Progress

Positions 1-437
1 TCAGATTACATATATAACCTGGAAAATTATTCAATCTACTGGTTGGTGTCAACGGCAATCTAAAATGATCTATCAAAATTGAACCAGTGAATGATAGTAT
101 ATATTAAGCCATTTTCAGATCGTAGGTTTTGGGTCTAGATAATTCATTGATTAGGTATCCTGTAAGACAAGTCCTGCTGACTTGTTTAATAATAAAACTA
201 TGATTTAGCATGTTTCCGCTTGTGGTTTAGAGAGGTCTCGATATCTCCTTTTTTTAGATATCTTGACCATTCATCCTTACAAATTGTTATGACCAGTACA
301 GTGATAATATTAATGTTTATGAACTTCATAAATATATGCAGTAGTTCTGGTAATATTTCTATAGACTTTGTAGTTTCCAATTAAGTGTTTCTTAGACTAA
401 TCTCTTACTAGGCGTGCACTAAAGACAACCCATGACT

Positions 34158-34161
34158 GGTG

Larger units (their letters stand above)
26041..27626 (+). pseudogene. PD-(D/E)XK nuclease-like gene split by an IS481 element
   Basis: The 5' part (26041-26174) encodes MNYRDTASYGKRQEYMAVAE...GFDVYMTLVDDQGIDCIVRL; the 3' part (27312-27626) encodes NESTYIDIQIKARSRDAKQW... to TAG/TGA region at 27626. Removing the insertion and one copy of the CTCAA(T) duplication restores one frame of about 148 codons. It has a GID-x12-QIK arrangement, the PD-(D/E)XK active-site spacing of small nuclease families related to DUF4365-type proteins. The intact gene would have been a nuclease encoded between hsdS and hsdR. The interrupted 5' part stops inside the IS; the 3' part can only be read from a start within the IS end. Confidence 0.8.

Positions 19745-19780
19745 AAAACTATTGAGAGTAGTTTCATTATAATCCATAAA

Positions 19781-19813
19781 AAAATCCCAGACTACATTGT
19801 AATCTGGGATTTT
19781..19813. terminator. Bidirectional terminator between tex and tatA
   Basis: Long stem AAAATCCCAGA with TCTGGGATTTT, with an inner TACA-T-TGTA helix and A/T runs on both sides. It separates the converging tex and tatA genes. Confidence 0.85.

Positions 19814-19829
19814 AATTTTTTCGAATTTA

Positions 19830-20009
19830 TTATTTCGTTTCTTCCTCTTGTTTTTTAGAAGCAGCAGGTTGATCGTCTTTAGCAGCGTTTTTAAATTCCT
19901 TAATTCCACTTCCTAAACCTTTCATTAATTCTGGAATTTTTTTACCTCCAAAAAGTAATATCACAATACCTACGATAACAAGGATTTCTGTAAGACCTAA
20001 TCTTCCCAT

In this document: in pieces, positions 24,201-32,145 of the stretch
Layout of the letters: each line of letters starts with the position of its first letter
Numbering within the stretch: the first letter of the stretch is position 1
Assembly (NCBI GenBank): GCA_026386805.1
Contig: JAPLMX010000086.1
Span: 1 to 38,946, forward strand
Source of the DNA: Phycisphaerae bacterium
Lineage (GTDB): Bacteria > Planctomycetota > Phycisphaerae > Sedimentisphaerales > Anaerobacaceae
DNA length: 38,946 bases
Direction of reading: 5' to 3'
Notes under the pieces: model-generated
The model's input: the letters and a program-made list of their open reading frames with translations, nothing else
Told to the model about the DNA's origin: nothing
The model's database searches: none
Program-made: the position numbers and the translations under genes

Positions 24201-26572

Were I a Hunter-Gatherer who slept for 100,000 years and woke up to discover himself in the year 2017, I'd find it very hard to observe the traditions of my ancient heritage, one of which was denigrating the successful hunter, which in today's world would be anyone rich or powerful or famous. If anyone bothered to ask me why, I'd probably do my best to explain that the successful hunter begins to think they are better than everyone else and no good comes from it. 100,000 years ago we lived very much day to day, kind of like Kittens, but we tolerated each other because to get by, raise a child we had to live in a small close knit, sometimes claustrophobic, cooperative group, and it was difficult for anyone to labor under the illusion they were in anyway special or different. "Claude occasionally might put very poor quality meat on the table, but what do you expect he picks his nose and when he was little he was afraid of spiders." That sort of no nonsense tearing down of anything that remotely resembled hubris, the hallmark of cohesion in the more competent units, and always worth remembering the Duke of Wellington was terrified of his own soldiers. In those Hunter-Gatherer days, we were far too sensible to indulge an anthropomorphic understanding of stars that result in things like Dukedoms, and we certainly wouldn't have wasted resources on things like fireworks, flu shots and saviors.